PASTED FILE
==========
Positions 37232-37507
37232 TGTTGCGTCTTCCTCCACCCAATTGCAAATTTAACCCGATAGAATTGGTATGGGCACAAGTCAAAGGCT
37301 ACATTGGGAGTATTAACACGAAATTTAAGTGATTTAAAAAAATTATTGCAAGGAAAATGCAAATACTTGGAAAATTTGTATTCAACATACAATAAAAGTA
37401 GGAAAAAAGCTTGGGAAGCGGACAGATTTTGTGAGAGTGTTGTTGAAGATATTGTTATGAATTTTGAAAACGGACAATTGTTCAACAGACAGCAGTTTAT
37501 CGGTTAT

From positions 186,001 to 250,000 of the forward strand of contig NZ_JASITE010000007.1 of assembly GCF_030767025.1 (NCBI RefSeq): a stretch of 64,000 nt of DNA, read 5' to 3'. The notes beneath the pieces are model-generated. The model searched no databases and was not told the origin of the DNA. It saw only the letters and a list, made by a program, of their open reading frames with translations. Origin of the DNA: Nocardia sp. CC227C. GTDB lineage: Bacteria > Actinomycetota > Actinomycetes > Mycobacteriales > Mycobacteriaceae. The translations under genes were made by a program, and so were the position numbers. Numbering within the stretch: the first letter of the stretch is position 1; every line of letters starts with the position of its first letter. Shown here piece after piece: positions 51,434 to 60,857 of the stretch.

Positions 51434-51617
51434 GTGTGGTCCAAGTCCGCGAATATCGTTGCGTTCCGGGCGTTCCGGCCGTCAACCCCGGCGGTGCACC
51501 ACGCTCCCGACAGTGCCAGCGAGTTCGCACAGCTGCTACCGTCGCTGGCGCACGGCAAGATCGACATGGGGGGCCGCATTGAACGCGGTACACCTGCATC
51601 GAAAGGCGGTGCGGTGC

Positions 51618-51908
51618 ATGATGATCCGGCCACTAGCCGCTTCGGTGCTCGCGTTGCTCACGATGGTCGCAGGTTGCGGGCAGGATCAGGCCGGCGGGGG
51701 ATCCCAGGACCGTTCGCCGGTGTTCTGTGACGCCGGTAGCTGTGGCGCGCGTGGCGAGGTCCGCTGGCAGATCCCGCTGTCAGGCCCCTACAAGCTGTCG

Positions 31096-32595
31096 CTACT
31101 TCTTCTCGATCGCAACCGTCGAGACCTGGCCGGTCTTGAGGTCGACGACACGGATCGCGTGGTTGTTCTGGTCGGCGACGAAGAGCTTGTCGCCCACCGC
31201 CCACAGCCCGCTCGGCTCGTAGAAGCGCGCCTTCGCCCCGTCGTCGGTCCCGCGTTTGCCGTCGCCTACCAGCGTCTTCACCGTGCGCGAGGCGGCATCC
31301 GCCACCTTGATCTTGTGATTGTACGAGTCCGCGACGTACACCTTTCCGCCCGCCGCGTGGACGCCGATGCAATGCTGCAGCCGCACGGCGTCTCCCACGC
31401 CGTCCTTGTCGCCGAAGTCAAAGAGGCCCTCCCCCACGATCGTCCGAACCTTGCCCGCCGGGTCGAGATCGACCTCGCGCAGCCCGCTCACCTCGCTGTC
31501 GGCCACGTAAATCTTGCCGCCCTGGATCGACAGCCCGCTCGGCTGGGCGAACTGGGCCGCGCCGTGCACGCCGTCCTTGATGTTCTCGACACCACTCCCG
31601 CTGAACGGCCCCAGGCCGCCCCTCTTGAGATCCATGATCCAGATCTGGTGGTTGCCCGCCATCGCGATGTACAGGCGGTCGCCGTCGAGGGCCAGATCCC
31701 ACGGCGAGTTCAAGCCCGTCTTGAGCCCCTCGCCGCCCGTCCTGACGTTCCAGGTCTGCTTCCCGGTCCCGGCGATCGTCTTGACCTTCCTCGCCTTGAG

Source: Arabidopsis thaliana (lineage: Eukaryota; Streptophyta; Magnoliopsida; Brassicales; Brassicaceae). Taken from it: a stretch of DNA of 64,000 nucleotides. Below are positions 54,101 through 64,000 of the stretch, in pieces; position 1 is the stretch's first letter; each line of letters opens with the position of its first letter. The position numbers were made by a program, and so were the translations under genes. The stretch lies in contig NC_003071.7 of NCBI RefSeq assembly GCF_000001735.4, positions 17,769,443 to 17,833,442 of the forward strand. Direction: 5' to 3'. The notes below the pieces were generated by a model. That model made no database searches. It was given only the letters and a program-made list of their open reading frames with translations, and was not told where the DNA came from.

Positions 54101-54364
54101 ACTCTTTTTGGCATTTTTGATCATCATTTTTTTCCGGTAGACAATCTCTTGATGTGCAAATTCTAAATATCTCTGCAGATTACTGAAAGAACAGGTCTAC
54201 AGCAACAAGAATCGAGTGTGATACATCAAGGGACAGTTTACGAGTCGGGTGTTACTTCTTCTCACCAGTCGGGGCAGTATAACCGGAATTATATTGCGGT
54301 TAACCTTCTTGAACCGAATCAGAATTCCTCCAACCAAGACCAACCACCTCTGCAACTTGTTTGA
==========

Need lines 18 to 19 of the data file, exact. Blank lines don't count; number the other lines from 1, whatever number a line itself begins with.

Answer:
31301 GCCACCTTGATCTTGTGATTGTACGAGTCCGCGACGTACACCTTTCCGCCCGCCGCGTGGACGCCGATGCAATGCTGCAGCCGCACGGCGTCTCCCACGC
31401 CGTCCTTGTCGCCGAAGTCAAAGAGGCCCTCCCCCACGATCGTCCGAACCTTGCCCGCCGGGTCGAGATCGACCTCGCGCAGCCCGCTCACCTCGCTGTC